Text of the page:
23/04/2012 18:32 BST | Updated 23/06/2012 06:12 BST

Why the Time is Right for a Graduate Tax

The Coalition government has done something special with Higher Education. With most reforms, there are clear winners and losers. But with £9,000 fees and the disastrous deregulation of student numbers forced on Higher Education Institutions, there are only losers. It's time to look for a new system to fund our universities. A graduate tax is the only viable option.

Under the current fees regime, students lose - being condemned to debt until their 50s and paying more for less in return. Universities lose - with the middle and lower end of the sector suffering decreasing student numbers and looking at large cuts to services as a result. The Treasury loses - with an unexpected £13bn added to public sector net debt because of David Willetts' miscalculation that universities charging above £6,000 would be the "exception", and the government's need to fund soaring cost of degrees.

A graduate tax would solve the above problems and more. By asking graduates to contribute a tiny sum of their income, directly proportional to their earnings, to a reserved fund for a fixed time period, the government could create a secure, sustainable and affordable way of funding some of the world's best universities. Instead of a flawed market dictating which degrees cost what, all Higher Education would be free at the point of delivery, with students who drop out or end up on an unsuitable course able to find something that works for them better instead of being saddled with even bigger debts. Instead of those on extremely high incomes being able to buy their way out of the system and avoid interest rates on repayments - those who benefit the most from higher education would pay the most.

A graduate tax would do away with variably priced degrees, ending the insanity of asking 17-year-olds to make life changing decisions based on the differing sticker prices of courses, which bear little resemblance to the amounts repaid in the end. How can anyone be expected to calculate whether a Media Studies BA from the University of West London at £7,640 is better value than one from the University of Brighton at £9,000?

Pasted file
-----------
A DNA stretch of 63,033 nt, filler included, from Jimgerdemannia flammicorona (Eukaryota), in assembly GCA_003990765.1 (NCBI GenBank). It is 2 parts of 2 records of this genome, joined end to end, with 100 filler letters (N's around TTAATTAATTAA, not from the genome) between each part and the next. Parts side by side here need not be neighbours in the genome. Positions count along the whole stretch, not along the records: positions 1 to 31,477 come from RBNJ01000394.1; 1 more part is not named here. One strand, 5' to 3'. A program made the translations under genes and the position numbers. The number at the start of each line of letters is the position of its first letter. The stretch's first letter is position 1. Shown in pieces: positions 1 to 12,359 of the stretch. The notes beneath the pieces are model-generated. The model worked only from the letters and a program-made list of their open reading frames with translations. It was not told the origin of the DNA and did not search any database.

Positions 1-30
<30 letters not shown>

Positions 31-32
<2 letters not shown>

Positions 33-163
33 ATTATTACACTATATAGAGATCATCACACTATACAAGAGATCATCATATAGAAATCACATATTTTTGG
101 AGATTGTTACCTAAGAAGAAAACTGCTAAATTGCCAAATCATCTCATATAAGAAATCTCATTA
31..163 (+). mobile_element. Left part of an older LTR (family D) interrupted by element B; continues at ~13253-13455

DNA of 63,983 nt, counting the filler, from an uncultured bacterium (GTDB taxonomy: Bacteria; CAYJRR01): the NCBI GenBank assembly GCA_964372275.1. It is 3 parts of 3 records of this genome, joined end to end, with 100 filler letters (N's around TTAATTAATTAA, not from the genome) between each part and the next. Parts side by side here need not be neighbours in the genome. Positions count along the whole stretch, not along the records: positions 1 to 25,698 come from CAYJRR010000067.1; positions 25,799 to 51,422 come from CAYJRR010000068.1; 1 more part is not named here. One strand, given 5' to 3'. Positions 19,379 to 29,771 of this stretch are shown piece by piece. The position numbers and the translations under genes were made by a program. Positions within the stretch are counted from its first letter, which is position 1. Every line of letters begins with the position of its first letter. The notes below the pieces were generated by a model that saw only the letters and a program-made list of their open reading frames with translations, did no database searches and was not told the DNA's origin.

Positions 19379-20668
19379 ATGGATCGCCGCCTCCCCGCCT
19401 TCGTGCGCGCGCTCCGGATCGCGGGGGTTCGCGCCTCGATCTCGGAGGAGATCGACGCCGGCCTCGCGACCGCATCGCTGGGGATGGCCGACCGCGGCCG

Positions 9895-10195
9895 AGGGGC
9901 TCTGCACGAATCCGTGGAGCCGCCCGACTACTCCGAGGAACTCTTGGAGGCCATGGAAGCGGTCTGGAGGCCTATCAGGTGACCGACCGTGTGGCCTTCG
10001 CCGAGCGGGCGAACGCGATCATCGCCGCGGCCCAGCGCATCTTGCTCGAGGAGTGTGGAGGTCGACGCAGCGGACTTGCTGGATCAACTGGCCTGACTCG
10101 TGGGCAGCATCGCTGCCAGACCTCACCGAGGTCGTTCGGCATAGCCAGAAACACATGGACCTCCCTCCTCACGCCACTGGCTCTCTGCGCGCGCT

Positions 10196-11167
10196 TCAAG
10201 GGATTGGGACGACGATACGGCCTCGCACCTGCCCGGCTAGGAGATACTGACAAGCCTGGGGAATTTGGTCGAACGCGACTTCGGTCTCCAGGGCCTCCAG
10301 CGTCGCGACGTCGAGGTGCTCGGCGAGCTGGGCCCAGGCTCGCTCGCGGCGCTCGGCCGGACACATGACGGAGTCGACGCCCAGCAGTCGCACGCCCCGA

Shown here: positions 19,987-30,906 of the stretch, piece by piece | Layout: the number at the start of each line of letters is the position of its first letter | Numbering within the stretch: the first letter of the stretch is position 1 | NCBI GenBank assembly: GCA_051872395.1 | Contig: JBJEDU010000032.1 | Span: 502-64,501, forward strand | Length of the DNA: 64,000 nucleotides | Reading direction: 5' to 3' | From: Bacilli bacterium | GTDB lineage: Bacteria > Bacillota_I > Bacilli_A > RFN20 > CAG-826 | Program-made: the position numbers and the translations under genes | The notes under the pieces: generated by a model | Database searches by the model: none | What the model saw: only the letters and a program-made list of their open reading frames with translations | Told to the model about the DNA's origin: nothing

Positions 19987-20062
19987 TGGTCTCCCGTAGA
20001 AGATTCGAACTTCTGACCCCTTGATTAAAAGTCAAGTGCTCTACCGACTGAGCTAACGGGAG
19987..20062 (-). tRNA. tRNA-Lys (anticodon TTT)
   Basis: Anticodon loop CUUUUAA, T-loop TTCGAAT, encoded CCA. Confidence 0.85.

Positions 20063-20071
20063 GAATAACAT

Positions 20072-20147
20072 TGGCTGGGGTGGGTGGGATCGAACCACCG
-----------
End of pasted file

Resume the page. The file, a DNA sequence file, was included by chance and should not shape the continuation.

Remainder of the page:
Furthermore, by ring-fencing spending on Higher Education in a reserved trust, universities would be insulated from the vandalism that the Coalition Government is currently inflicting on the public sector. The money paid in by graduates would be free from political control, ending the destabilising effects of turning higher education into a political football that is being used to score repeated own goals.

The arguments against a graduate tax are weak at best. Those who argue that it would require a significant short term outlay of public funds before it received any returns fail to note that the same is true with the current system. The Treasury will not see any of the fee income for the 2012/3 cohort of students until 2016/7 at the earliest. Those who say that graduates will move abroad to avoid a tiny percentage of their income being deducted in taxation fail to note the same danger within the current system as it is. Those who argue the system would be too complex clearly don't understand the sheer extent of the confusion caused by repayment mechanisms that are not related to the advertised costs of degrees.

If we are going to get a fairer system of funding, big decisions need to be made now. On Tuesday, NUS National Conference will vote on whether to continue supporting a graduate tax, or plump for an unfunded system of "free education", sidelining the organisation from serious debate. The leadership of both Labour and the Liberal Democrats soon need to work out what system they will be proposing at the next general election. Even the Conservative Party will find it difficult to justify a status quo where students lose and the deficit gets bigger.

The government simply cannot afford to continue adding billions of pounds each year to the national debt to fund an unpopular and unfair system of tuition fees. We can either choose an American system of funding, where college debt is about to reach one trillion dollars and families are struggling to cope with costs that are rising at twice the rate of inflation. Or we can choose a system where contributions are determined by earnings, and young people aren't asked to make huge financial gambles when choosing degrees with their own and taxpayers money. David Willetts, Secretary of State for Higher Education, is nicknamed "two brains". Even for him, a graduate tax should be a no-brainer.